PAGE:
Mat Stutzman’s original career plan in public relations and sports media didn’t exactly include agriculture, but growth opportunities and technology drew him back to the farm he grew up on.
“I always enjoyed the business aspect of farming,” Mat said. “As technology became more prevalent in agriculture, that got my attention. The tech side played a major role for me.”
Mat’s grandfather moved to Constantine, Mich., in 1961 and started crop farming there. Mat’s parents, Albert and Sarah, followed suit, and until 2012, the Stutzmans were strictly grain farmers running 3,000 crop acres. At that point, Mat and his three siblings had all returned to the farm, and the ability to incorporate the third generation is what pushed them to diversify.
They considered other forms of livestock before partnering with Miller Poultry, a poultry processor headquartered in Goshen, Ind. Miller Poultry was looking to expand its business and needed more farms to raise birds, and the Stutzmans quickly became interested.
Albert and Mat Stutzman handle the day-to-day operations on their broiler farm, where they have up to 320,000 broilers on-site at one time.
They started out by building two broiler barns in 2013 to “dip our toe in the water and see what it was like,” Mat said. They quickly saw the benefits poultry manure provided their crop fields, along with the opportunity to provide more job opportunities on the farm.
In fact, poultry litter, not meat production, is really what pulled the Stutzmans to broiler raising. “We love the manure. That’s the reason we got into poultry,” Mat said. “Our number one goal was to produce manure for application.”
That interest in manure’s value started with Albert. When Albert took over the farm from his dad, he focused on nutrient management, started to plant cover crops, and instituted other environmental friendly farming practices. Albert also worked for a local dairy farm as a supervisor, and their anaerobic digester that generated power for the dairy intrigued him. “My dad was always interested in energy production,” Mat said. “We started looking at those concepts.”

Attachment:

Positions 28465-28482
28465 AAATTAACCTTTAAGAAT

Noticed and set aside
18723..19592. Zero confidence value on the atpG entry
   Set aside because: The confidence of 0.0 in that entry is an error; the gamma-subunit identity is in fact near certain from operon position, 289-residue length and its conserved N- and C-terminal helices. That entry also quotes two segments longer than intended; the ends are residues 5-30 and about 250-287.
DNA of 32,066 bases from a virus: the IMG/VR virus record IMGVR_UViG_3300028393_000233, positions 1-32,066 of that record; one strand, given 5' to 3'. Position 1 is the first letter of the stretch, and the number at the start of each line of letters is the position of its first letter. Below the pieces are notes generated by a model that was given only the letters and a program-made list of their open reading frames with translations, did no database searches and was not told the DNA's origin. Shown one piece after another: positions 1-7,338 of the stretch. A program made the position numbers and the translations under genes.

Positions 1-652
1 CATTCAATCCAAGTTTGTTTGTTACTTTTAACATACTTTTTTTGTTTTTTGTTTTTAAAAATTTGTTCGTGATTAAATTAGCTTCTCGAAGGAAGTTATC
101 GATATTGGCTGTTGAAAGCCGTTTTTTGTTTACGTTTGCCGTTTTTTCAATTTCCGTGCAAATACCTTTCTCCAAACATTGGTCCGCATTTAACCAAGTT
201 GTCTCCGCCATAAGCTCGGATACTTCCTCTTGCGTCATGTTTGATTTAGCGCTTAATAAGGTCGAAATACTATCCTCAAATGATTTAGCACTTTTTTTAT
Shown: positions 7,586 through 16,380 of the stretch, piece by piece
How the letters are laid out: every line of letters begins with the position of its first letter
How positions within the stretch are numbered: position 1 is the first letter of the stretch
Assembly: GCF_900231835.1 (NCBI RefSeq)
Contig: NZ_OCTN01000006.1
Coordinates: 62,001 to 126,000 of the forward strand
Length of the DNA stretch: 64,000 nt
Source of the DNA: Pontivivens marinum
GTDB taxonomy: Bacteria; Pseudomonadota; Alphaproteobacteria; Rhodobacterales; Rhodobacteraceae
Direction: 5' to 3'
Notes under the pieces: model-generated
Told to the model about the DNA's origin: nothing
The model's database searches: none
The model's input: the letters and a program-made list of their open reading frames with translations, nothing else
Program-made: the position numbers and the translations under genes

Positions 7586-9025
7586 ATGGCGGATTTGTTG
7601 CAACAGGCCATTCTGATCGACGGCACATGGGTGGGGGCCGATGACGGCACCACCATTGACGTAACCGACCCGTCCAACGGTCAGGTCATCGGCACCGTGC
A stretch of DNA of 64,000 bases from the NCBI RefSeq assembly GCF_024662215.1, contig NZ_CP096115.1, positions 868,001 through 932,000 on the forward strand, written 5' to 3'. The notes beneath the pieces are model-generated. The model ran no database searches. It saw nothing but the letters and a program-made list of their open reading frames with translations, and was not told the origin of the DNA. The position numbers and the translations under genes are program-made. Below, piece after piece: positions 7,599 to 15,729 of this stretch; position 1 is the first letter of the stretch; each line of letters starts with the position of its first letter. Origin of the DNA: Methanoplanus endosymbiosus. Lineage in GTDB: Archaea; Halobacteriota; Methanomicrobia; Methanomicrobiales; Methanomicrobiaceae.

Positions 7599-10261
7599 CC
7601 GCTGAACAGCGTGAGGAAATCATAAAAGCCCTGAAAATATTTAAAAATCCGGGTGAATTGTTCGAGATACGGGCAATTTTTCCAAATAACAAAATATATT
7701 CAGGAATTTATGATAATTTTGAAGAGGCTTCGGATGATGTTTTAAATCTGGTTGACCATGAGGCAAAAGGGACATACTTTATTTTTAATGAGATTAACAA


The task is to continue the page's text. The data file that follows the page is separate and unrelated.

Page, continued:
While anaerobic digestion wasn’t a great fit for their farm, they quickly saw the litter provided tremendous value when land applied. “High-quality nutrients and everything you get from manure, that’s really why we expanded the poultry farm,” Mat said.
A year after their initial barns went up, they built two more, and then four more the year after that. Then, in 2017, Mat’s sister and her husband, Lynette and Tim Carpenter, built a four barn breeder egg facility. There they produce fertilized eggs that are picked up by Miller to be hatched at their facility. Last year, the Stutzmans built another breeder egg facility 1.5 miles from the home farm.
Mat’s brothers have since moved on from the operation, so today he farms with his sister, his brother-in-law (who manages the crop side of their farm), and his parents. Albert’s interest level in renewable energy remained high, so they continued to look for ways to advance the farm in that area. Although it appeared too cost prohibitive at first, the Stutzmans found the right contracts with the right people and some grants that allowed them to install 870 solar panels on their farm this year.
“It was still a large financial investment of ours,” explained Mat, “but we see two positive benefits. For one, our electrical bill by the end of this year should be down to $0, so there is a financial aspect to it. We are also cutting down on our electrical usage and producing energy in a way that is much more environmentally friendly.”
The solar panels will generate 425,000 kilowatt hours per year, or enough electricity to power 40 homes. All energy used in barns is being produced by the solar panels. Some of the harnessed energy is sold back to the power company; the rest is banked for use on the farm overnight or on nonproductive days when the panels are not capturing enough sunlight.
“It will be well down the road before we’ll see some financial return, but the reason behind the solar panels was that when people pull in to the farm, we want them to see the steps we are taking to be environmentally friendly in our farming practices,” Mat said, reaffirming their commitment to sustainability.
In the barns
Powered by the sun, each of the broiler barns is 60 feet wide by 600 feet long and can house 40,000 birds. When at full capacity, the Stutzmans are raising 320,000 birds on-site at a time. Miller Poultry brings the chicks from their hatchery when they are one day old, and the Stutzmans raise the birds for about 41 days, or until they are 5.2 pounds. Miller formulates and delivers the feed for the broilers, which changes as they grow. The Stutzmans’ farm is not certified organic, but they do raise their broilers without the use of antibiotics.
A new requirement of the Global Animal Partnership (G.A.P.) standards, which farms growing for Miller Poultry abide by, is incorporating windows in all barns to allow natural light. “The sun is good for you,” Mat said. “We have seen nothing but health benefits from it, and we get a lot better yield out of the birds.”